Xavier De Cuyper looks back on his years at the Federal Agency for Medicines and Health Products (FAMHP)

Xavier De Cuyper led the FAMHP from 1 May 2007. He was the agency’s first chief executive officer, coming on board at its inception. In 2022, he reached the age limit for holding a mandate within the federal government, but his term was extended to ensure the FAMHP kept running smoothly, pending the appointment of his successor. He finally retired on 1 September 2023. His long stint at the head of the agency has left its mark on the history of our organisation. His departure gives us the opportunity to ask him a few questions about this period.

Can you give us a brief rundown of your career before the FAMHP was founded?

“Over the course of my career, I’ve held a number of key positions in the Belgian public sector. I was Secretary General of the Ministry of Middle Classes and Agriculture, Managing Director of the Federal Agency for the Safety of the Food Chain, Director General of the DG Animals, Plants and Food of the FPS Public Health, as well as Chief of Staff to several Ministers with responsibility for Agriculture and two Deputy Prime Ministers. All these experiences have increased my desire to serve in very different fields, with a better understanding of our system of public governance.

In the early 2000s, I moved into public health, and when I joined the FAMHP in 2007, I helped define national policy on medicines and healthcare products.

At a European level, I was a member of the Board of Directors of the European Medicines Agency (EMA) and I continue to sit on the Board of Directors of the Agence nationale de sécurité du médicament et des produits de santé (ANSM – the French national agency for the safety of medications and health products). I also played an active role in the network of European Heads of Medicines Agencies (HMA). I was born at the time when the EU came into being and have always been convinced that being actively present at this level is positive, not only for economic agents, but also for our fellow citizens.”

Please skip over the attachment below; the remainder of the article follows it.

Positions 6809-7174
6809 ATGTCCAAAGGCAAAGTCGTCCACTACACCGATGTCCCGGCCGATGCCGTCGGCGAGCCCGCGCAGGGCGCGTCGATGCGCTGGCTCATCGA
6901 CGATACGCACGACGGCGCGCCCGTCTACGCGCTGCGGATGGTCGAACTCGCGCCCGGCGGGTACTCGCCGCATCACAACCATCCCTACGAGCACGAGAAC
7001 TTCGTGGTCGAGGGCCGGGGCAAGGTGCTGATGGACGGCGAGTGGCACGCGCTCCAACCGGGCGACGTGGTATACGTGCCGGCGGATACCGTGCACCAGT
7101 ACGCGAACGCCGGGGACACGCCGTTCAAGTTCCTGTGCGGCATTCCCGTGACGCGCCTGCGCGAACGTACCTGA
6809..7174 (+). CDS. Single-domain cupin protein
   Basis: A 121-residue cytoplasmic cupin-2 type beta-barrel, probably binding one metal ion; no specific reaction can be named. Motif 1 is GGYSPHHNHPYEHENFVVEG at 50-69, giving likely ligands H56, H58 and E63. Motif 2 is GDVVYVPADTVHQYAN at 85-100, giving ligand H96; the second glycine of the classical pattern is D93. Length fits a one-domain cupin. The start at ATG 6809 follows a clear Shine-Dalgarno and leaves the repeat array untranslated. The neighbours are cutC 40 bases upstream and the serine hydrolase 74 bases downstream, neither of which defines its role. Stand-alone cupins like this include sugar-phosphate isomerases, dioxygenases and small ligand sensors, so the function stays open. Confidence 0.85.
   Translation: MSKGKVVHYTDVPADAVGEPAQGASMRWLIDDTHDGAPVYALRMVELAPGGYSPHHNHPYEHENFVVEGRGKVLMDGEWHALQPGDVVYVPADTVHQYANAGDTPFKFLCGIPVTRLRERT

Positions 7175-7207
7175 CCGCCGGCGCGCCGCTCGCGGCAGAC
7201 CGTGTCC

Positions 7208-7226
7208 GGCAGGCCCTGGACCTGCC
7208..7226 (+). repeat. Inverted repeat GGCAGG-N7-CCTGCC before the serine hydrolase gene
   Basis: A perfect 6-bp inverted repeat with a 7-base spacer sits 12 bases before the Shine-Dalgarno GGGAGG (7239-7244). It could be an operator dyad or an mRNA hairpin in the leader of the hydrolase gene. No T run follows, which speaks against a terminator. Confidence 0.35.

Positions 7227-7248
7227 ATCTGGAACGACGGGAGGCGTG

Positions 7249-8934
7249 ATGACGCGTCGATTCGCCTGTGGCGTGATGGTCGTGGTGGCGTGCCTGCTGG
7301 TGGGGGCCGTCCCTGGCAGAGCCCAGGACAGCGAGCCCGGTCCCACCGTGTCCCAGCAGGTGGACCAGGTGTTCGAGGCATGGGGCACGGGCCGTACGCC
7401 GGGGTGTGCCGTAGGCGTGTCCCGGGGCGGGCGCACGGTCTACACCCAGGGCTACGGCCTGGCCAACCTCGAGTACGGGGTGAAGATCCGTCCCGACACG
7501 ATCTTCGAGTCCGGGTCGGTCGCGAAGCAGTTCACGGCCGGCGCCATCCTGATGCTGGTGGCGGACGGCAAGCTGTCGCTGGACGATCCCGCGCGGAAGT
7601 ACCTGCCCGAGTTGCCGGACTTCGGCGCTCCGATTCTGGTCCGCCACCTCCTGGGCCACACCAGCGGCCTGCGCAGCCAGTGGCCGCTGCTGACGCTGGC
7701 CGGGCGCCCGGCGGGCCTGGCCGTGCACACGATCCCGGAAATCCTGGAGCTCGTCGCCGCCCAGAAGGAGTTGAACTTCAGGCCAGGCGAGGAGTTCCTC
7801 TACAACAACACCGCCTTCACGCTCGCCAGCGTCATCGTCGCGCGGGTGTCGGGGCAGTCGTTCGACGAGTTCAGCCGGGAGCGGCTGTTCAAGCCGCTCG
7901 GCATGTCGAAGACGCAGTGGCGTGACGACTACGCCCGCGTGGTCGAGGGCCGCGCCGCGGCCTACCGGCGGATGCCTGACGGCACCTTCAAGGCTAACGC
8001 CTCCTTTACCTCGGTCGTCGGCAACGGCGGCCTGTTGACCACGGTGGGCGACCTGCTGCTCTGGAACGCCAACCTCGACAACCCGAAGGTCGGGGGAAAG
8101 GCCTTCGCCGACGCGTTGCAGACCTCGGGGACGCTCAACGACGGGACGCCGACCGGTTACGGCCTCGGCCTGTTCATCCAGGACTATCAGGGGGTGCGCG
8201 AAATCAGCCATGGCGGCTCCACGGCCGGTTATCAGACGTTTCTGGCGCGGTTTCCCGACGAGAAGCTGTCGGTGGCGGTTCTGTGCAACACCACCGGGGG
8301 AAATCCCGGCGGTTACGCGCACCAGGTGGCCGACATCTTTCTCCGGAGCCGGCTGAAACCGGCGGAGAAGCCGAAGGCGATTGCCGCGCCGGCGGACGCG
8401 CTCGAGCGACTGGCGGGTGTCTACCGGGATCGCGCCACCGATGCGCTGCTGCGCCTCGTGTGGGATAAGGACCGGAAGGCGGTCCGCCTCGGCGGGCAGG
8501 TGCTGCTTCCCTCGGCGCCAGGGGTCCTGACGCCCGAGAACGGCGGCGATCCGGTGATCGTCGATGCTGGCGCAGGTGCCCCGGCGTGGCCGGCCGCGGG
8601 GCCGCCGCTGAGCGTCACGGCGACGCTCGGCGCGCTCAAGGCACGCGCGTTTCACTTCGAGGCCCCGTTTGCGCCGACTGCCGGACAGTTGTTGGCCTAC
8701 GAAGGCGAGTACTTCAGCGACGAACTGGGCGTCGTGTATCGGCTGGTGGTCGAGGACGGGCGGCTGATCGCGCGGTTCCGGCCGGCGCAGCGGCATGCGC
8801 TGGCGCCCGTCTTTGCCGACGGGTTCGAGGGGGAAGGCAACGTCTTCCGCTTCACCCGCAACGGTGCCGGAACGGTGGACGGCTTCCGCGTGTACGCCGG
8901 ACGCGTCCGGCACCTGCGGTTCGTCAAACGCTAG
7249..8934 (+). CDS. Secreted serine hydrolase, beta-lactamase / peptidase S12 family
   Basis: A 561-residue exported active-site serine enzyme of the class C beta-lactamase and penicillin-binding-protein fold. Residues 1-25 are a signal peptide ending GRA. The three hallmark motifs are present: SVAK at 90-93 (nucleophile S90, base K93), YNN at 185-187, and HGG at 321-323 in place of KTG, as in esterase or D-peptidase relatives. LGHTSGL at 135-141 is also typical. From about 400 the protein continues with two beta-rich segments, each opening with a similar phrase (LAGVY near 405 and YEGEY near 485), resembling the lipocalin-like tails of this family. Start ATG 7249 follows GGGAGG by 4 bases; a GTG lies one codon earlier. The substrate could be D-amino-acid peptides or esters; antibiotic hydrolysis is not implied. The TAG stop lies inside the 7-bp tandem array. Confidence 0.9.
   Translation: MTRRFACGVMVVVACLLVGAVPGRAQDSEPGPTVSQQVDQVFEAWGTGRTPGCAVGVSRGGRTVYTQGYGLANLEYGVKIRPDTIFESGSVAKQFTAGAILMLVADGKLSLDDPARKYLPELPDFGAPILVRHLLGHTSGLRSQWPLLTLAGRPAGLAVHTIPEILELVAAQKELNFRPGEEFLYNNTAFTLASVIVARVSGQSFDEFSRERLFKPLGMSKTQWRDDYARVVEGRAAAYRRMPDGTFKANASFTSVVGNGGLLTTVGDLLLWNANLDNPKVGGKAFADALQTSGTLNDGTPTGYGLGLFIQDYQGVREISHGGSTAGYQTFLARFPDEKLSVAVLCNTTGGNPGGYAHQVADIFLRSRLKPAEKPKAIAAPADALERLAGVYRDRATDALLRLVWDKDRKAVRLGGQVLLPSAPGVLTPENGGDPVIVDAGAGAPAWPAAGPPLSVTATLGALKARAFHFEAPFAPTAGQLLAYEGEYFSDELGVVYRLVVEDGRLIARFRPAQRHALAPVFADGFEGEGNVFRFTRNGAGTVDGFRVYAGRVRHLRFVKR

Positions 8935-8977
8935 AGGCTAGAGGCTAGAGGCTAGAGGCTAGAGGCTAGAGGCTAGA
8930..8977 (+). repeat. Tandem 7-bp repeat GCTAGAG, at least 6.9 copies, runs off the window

What have your sixteen years with the agency been like?

“There were so many projects that I hardly noticed the passing years. Our agency was set up by the legislature in 2006, with the support of successive ministers. The aim was to respond to the expectations of a range of stakeholders such as patients, healthcare professionals, academics, manufacturers and all parties involved in the distribution of medicines and healthcare products. By way of example, some of you will recall the early days of the agency, struggling with the demands of marketing authorisation applications for drugs. Our Minister had requested that this issue be resolved within two years. Thanks to the expertise of the departments concerned and our willingness to engage in dialogue, various proposals were drawn up, and a solution was proposed on schedule. Since then, we’ve stopped talking about ‘backlogs’ at the agency altogether.

Dialogue and consultation have been the driving forces, both in terms of internal management and managing the services the agency is required to provide. One of the successes I believe is worth highlighting is the willingness to present, discuss and consult with all our partners within platforms specific to each stakeholder group, starting with patients, who occupy a central place in the organisation.

Of course, we took advantage of the agency being set up to develop all the stages in the life cycle of medicines and products: not just inspection, but also research and development, monitoring, surveillance, etc.